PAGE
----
State legislatures and school boards have begun banning snacks and soda from school campuses and vending machines.

Your assignment is to argue/debate any essay in your textbook. You are debating the claims of the essay, offering a counter-argument. Make sure it’s something you really disagree with, so you can write a nice juicy essay. All topics must be approved by me by ___.
-first, you must argue using facts and research. Just because you are using the essay, doesn’t mean you get out of supporting your opinions. Stating that the writer is an idiot and therefore wrong, is not arguing.
-second, you must use evidence to support your assertions (SPECIFIC QUOTES from outside sources)
-make sure you are debating the claims of the essay, not just offering your opinion on the topic.
-types of evidence: statistics, examples, authorities, and textual evidence. (Keep in mind: Ideas not beliefs).
-make sure you have a clearly defined thesis
Essay Requirements
-5-7 pages in length.
-12 pt. font, either Times New Roman or Arial, with 1 inch margins
-double spaced
– Up to 4 sources ONLY , 1 online from a database, 1 book, the other 2 can be from sources of your choosing.
– a works cited page and in-text quotations and citations in MLA format.

The essay you are counter arguing is the right here:

Nutrition activists are agitating for a panoply of initiatives that would bring the government between you and your waistline. President Bush earmarked $125 million in his budget for the encouragement of healthy lifestyles. State legislatures and school boards have begun banning snacks and soda from school campuses and vending machines. Several state legislators and Oakland, California, Mayor Jerry Brown, among others, have called for a “fat tax” on high-calories foods. Congress is considering menu-labeling legislation that would force chain restaurants to list, fat, sodium, and calories for each item.
That is precisely the wrong way to fight obesity, Instead of intervening in the array of food options available to American, out government ought to be working to foster a personal sense of responsibility for our health and well-being.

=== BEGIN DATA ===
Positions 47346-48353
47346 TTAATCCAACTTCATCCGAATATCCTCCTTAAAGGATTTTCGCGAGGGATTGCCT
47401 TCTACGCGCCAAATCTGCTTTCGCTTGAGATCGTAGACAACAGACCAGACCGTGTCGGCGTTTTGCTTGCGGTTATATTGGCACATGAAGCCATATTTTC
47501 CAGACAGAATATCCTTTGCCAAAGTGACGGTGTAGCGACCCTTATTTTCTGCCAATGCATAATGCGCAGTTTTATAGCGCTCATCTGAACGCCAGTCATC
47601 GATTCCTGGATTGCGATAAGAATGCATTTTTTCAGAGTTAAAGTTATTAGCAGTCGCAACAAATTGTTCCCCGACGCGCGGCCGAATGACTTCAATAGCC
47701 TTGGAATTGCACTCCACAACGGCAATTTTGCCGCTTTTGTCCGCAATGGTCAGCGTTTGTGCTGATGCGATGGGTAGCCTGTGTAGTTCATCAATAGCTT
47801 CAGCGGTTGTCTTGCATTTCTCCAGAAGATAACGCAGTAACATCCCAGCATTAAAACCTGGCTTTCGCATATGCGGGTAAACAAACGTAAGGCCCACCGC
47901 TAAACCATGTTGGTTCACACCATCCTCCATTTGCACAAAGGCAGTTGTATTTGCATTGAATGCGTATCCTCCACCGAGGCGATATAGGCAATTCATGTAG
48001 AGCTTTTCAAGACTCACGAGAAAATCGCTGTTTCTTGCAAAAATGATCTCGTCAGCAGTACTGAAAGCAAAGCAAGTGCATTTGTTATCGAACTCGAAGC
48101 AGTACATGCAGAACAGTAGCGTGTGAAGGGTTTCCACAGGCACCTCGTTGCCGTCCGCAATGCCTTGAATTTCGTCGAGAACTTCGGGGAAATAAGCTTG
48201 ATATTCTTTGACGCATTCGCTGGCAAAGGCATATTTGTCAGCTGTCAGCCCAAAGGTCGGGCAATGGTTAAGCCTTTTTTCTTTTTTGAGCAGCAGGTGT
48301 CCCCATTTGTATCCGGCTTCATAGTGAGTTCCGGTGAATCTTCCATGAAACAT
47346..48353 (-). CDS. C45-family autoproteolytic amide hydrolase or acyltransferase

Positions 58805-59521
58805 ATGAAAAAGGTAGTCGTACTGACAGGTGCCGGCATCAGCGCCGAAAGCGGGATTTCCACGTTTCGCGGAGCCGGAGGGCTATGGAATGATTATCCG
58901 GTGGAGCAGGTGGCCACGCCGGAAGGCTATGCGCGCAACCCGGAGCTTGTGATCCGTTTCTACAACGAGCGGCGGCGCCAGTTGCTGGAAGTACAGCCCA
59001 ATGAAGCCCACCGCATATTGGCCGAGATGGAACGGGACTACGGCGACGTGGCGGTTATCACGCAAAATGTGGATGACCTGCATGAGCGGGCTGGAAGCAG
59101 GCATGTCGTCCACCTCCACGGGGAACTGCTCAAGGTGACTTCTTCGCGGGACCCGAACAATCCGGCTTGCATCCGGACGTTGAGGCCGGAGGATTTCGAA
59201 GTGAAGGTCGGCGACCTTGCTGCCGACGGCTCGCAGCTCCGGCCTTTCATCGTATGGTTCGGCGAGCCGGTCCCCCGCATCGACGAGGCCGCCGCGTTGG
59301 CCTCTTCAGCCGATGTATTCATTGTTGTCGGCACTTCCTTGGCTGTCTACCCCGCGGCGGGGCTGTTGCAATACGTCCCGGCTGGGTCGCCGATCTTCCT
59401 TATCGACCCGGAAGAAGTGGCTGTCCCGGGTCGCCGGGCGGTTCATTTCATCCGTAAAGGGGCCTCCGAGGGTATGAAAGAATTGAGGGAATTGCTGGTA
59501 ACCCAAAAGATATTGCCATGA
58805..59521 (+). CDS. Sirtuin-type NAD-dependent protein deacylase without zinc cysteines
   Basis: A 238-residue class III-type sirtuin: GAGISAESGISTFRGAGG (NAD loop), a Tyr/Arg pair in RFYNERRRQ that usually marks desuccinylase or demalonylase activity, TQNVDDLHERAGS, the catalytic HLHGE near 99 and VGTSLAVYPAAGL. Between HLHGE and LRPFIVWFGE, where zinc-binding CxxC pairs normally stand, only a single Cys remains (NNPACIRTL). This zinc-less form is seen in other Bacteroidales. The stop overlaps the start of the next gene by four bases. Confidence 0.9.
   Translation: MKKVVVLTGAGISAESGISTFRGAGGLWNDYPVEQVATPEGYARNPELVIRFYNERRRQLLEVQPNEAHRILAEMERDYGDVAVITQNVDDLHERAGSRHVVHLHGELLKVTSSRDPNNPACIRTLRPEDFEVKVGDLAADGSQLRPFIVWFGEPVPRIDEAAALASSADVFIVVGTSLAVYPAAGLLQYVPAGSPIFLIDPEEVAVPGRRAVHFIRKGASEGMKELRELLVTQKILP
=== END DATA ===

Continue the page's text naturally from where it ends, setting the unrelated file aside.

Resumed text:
We’re doing just the opposite. For decades, America’s health-care system has been migrating toward nationalized medicine. We have a law that requires some Americans to pay for other American’s medicine, and several states bar health insurers from charging lower premiums to people who stay fit. That removes the financial incentive for making healthy decisions. Worse, socialized health care makes us troublingly tolerant of government trespasses on our personal freedom. If my neighbors’ heart attack shows up on my tax bill, I’m more likely to support state regulation of what he eats-restrictions on what grocery stores can put on their shelves, for example, or what McDonald’s can put between its sesame-seed buns.
The best way to combat the public-health threat of obesity is to remove obesity from the realm of “public health.” It’s difficult to think of a matter more private and less public than what we choose to put in our bodies. Give Americans moral, financial and personal responsibility for their own health, and obesity is no longer a public matter but a private one-with all the costs, concerns and worries of being overweight borne only by those people who are actually overweight.
Let each of us take full responsibility for our diet and lifestyle. We’re likely to make better decisions when someone else isn’t paying for the consequences

it can’t have anymore then 4 sources.

Type of paper Academic level Subject area
Number of pages Paper urgency Cost per page: